How to render a photorealistic sky

Learn how to create a realistic cloud-filled sky using Vue xStream.

For this tutorial, we'll be using Vue xStream to create a sky full of clouds. While you could choose to recreate the look of clouds by using smoke sims, for example FumeFX and the Phoenix FD plug-in for 3ds Max 2014, Vue xStream is great as it has a special section for clouds, with lots of parameters to adjust – that's why it's used by many animation and VFX studios. 

Vue is based entirely on real-world clouds, so it's very easy to get up and running in this software because it has many default cloud set-ups to help you understand the parameter settings. These settings also help when you're making your own clouds.

Before you start working on this kind of effect, you should have a good understanding of what kind of clouds you want to create. You need to know what density you'd like, what the shape of the clouds should be, what height is correct for your chosen type of cloud, how sunlight affects cloud shading, and so forth.

I can't teach you every parameter of this software, as there are many and this would take a lot of time. Instead, we'll focus on the key stages and settings you need to know to create a believable cloudy sky.

This is very interesting subject, because you can't define one fixed process when creating this effect. As much as you will use your creativity and tools, you will create different types of effects every time you approach the subject. Follow my tutorial, and then you can use it as a base to begin experimenting yourself.

Being familiar with software is the key to getting great results. Start by clicking Create New>Empty file to launch the software workspace. On the right hand side, you can see Object Properties and Camera Control; inside Camera Control you can see the small render preview. World Browser includes all of the layers, (such as Geometry, Camera, Sun Light and Clouds) so you can add or remove layers easily using this browser.

Download the files and accompanying video for this tutorial.

01. Create a cloud layer

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To start, go to Create New>Empty file and add a cloud layer. As we aren't going to see the clouds from the ground, it's important to adjust the cloud layer to get the correct perspective for a sky view. I place the camera on top of the clouds (for a dense view, place it inside the clouds). To do this, go to the Object Tool Bar and click Cloud>Atmosphere Editor>Clouds.

02. Set the cloud parameter

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Now go to Atmosphere Editor>Clouds>Cloud Layers and click the Load button (Arrow Icon). A Materials window will appear stocked with ready-made cloud presets, so just select any one cloud layer. I choose Thick Cumulus Layer and set the Parameters as: Cloud Scale 2.0, Altitude 400m, Height 765m, Cover 100%, Density 100%, Opacity 100%. Now click OK and you will see a preview appear in Camera Control window. After setting the Clouds Layer, it's time to work on Camera Properties and set up.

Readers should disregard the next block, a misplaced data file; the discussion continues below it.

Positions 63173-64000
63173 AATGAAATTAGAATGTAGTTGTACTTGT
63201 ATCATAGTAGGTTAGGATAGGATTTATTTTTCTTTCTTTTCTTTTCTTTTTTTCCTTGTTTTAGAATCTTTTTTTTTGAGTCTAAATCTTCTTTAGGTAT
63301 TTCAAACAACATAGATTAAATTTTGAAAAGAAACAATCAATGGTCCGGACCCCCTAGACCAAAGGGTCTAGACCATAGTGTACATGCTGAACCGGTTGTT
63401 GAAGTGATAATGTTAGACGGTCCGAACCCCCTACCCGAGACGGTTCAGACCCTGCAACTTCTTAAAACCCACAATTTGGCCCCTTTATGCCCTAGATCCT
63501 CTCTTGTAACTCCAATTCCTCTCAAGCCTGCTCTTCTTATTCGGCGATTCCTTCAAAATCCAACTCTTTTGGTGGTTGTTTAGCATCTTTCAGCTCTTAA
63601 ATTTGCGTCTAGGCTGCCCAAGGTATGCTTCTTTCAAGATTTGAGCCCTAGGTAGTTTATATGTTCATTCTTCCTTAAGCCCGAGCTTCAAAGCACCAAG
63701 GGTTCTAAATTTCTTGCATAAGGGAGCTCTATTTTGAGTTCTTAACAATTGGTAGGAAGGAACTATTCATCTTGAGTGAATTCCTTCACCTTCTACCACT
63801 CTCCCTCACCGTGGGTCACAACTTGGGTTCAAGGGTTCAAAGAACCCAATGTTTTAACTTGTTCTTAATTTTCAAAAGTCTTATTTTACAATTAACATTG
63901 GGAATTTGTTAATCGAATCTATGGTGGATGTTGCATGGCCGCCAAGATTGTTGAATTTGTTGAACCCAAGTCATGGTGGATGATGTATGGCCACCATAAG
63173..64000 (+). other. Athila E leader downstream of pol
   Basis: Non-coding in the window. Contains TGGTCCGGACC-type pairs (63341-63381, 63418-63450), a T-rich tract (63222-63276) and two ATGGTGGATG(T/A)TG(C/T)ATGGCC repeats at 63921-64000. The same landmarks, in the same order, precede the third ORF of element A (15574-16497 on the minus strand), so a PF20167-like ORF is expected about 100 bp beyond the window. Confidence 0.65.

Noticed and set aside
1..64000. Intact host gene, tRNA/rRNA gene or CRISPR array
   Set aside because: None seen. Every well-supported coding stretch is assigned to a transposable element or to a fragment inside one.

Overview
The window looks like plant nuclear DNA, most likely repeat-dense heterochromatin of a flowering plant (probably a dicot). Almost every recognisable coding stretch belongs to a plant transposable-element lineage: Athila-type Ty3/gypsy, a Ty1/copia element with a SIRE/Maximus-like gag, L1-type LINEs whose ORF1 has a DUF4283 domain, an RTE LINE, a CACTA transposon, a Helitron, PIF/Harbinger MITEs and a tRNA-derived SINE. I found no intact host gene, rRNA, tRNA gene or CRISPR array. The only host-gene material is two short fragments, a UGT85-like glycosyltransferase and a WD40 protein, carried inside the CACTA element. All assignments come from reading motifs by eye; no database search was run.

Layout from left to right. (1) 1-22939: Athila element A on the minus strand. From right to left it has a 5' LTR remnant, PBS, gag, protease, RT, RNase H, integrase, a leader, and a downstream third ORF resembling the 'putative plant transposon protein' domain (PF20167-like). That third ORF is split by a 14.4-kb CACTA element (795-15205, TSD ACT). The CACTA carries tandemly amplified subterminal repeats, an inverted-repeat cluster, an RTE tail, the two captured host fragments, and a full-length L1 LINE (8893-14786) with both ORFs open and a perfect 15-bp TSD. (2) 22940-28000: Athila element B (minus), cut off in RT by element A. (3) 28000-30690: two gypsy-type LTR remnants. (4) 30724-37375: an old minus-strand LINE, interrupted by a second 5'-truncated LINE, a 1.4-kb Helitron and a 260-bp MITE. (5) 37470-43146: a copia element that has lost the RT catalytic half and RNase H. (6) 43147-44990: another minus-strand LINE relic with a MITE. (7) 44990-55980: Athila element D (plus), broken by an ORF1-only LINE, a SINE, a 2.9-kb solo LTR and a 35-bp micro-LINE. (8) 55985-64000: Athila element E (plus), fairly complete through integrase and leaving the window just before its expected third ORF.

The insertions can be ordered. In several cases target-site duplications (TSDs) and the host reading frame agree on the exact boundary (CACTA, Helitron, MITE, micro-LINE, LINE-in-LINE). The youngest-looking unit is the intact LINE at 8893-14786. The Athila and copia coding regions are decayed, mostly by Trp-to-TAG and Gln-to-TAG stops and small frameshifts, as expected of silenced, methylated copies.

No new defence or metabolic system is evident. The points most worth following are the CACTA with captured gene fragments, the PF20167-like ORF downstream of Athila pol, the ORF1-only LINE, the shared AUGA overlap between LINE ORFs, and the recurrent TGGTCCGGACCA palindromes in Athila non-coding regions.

03. Set the camera height

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First, select the Camera from World Browser, and you'll see the camera properties menu appear in Object Properties. If you want, you can make changes in all parameters, but I only want to change the height of the camera, so just set Height to 1.05km. Now you'll see the view from the top of the clouds. The next step is to set up our sun to light the scene.

04. Sunlight settings

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To set up the sun, start by selecting Sun Light and clicking Atmosphere Editor>Sun>Position of the Sun, and adjust the Azimuth and Pitch parameters – these dictate the horizontal and vertical position of the sun. Make sure to untick the Attach Sun to Camera Direction, otherwise your sun will move with the camera angle, which will create problems when working with an animated camera. 

05. Render setup

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Before rendering, check your scene in the preview window. Now right-click on the camera icon (top right): A settings window will appear. Make these changes: set the Preset Render Quality to Final, Render Destination to Render to Screen, Picture Size & Resolution to 1600x900. Now click Render. It will take 15 minutes to an hour to render a single frame, once it's finished, save it manually.

06. Composite in Photoshop

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Once the render is finished, you can import it into picture editing software, such as Photoshop, as a single frame, or if it's a sequence then import into After Effects (or any other compositing software). I'm using Adobe Photoshop, so I import the element and then drag it into Time Line. I select my cloud layer and go to Filter, then click Color Correction and select Brightness & Contrast, Color Balance and Sharpen. Now make modifications in parameters as per your requirements, and you have your cloudy sky. 

This article originally appeared in 3D World issue 214; buy it here!

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